Grand Prize is a four-page editorial feature in American Art Collector magazine
Inspiration is found around everywhere for artist Ginny Page, who resides in Denmark. She is particularly drawn to patterns, textures, reflections and more that create unique imagery. Examples include shadows through a lace cloth on the washing line that makes patterns in the grass or reflections and distortions from silverware. She also finds inspiration from the Old Masters, with artist Albrecht Dürer’s artwork being the reason why she wanted to become a professional painter.
“There are certain elements in my work that I consider very important for personal reasons. I believe wholeheartedly that an artist must be true to his or herself. What is the point otherwise? Despite sometimes criticism and advice from others, I choose to paint the things I consider beautiful and inspirational in my own heart,” she says, adding that it is important for her work to have elements of nature and to capture simple pleasures or understanding from the viewer.
For all of her paintings, Page will take photographs, pick out the best elements from a selection of images and arrange them much like a jigsaw puzzle. For her figurative works she begins with an idea in her head followed by a photo shoot until she has images she can chop and change accordingly. Her still life works, on the other hand, include objects as symbols that refer to what’s happening in her own life at that moment in time.
Music has always played a role in Page’s artwork, as she listens to music while she is painting and songs have inspired the titles of a number of paintings. “My series of figure paintings started back in 1999,” explains the artist. “I painted my first oil painting of my lovely sister-in-law Helen in her garden in England. She was leaning up against an old tree holding a glass of wine next to her chest waiting for a glint of sun to warm her face. I titled the painting Waiting for the Sun after one of my favourite albums by The Doors.”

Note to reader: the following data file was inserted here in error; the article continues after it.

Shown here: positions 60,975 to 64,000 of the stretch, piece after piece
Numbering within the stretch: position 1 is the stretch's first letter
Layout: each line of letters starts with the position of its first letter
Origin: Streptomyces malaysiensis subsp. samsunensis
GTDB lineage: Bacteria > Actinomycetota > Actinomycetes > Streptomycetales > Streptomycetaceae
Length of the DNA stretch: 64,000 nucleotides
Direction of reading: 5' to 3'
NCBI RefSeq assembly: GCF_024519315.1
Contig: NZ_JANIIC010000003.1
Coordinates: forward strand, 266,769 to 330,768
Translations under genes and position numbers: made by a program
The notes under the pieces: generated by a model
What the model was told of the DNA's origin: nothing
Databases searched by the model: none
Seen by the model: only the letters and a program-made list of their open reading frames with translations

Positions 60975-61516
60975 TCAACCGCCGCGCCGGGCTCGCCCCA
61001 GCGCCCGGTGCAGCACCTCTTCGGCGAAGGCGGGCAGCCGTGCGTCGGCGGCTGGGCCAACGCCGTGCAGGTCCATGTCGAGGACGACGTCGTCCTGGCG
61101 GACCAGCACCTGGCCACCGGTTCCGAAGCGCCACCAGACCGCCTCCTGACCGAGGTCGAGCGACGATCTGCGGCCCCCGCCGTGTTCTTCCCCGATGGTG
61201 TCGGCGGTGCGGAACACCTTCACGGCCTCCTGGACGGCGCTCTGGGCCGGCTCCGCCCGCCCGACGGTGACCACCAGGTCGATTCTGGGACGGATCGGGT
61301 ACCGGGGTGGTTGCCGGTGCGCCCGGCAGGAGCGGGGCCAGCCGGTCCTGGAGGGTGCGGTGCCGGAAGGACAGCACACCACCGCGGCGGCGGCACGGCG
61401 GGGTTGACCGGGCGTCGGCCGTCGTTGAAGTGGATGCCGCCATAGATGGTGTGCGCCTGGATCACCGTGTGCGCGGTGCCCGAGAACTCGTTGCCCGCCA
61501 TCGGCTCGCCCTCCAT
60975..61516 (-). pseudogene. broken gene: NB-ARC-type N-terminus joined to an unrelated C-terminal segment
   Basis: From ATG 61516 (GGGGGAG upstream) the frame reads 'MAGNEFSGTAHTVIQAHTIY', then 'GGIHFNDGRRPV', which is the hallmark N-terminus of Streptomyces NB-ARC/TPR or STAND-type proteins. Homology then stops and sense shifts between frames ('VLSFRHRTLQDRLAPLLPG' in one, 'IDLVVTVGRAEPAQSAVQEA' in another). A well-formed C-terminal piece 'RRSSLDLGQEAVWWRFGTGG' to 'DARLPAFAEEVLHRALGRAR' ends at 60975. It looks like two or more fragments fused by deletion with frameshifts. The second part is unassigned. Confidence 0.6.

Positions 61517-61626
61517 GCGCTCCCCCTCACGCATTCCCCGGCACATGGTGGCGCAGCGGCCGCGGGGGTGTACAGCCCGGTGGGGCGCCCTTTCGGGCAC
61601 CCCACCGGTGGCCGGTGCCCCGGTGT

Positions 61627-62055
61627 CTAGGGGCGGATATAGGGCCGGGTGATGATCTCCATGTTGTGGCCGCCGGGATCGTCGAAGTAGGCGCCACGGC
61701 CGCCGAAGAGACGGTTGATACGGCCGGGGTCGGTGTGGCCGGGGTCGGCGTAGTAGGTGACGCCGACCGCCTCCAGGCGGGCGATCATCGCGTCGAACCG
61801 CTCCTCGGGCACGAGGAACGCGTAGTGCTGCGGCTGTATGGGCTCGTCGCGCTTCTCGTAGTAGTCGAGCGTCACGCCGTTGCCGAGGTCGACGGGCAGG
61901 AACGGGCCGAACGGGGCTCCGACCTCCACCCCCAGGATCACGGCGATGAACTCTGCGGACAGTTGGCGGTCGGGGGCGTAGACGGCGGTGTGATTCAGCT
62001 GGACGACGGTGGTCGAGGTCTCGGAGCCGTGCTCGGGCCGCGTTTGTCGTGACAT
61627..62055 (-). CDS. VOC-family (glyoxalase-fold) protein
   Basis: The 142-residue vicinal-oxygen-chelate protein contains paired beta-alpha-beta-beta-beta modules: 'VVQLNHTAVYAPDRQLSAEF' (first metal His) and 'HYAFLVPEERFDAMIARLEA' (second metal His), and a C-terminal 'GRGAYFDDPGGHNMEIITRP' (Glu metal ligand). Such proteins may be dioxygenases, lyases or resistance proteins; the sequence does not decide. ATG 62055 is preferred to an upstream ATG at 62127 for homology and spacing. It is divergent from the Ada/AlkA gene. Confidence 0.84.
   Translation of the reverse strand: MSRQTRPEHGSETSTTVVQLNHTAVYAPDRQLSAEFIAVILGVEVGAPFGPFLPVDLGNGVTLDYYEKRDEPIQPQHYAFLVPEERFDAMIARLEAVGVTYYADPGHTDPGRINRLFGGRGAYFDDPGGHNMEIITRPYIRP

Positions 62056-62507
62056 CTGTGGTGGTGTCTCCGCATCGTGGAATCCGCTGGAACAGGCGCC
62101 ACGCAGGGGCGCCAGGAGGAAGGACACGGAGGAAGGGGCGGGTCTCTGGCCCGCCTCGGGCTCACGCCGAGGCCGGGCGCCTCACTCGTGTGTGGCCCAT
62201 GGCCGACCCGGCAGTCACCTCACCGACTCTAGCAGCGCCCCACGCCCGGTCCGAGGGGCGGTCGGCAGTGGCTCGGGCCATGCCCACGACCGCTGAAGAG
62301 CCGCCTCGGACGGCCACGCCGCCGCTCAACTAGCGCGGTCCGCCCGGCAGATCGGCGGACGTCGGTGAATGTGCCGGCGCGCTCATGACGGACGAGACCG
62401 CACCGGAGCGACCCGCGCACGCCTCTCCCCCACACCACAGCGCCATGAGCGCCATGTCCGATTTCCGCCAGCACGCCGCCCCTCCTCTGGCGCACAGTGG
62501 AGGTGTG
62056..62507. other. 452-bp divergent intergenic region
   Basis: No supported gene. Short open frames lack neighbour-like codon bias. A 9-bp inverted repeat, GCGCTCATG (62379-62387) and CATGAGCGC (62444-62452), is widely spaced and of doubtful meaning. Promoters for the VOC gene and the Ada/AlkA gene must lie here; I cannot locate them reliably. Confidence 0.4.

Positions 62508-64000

The painting was inspired by listening to the words of a song by Norwegian singer Ane Brun, thus the title All We Want is Love. The painting depicts a young woman relaxing on a bed of crumpled linen and feeling the first rays of morning sunshine warming her skin. She is at peace, contented, safe and loved. A moment of simple pleasure we often take for granted.
I have always enjoyed the challenge of painting creases and folds in various materials— cotton, silk, velvet or damask—and attempting to capture the textures involved in one painting. For example, the smoothness of the skin, the fine strands of hair, delicate lace, the hardness of wood furniture. I adore the Old Masters who were experts in this field.
My Design Strategy
My model was positioned paying special attention to the play of light on her face and skin. She had just been sleeping so it was easy to recapture her in a drowsy and relaxed natural pose. I wanted her clothing to “merge” with the bed linen, creating a waterfall-like flow of material spilling over the edge of the bed.
The chair was added to balance the painting and to give a strong contrast with its dark wood against the softness of the rest of the painting. The tiny glint of light on the chair back and the neatly arranged cloth on the seat were carefully
planned from the start. I chose an almost monochrome colour palette to illustrate simplicity and purity—black and white, with only a few hints from red, blue and yellow.
My Working Process
I decided to make the painting “life-size” to give maximum impact. At this stage my canvas is taped to a large board to enable me to change my composition if necessary. Due to the complexity of the motif, I decided to roughly paint the composition in acrylics first (using large flat hogs hair brushes) to get a general idea of the overall look and to help me find my way through the intricate creases and folds. Next comes the oil paint, which I build up with many thin layers, drying between each one.
The painting is varnished after approximately one year to bring out the colours and to give a fine, lustrous finish and protection to the finished piece. All We Want is Love took nine months to complete but would no doubt have taken considerably less time if I had bothered to iron the sheets.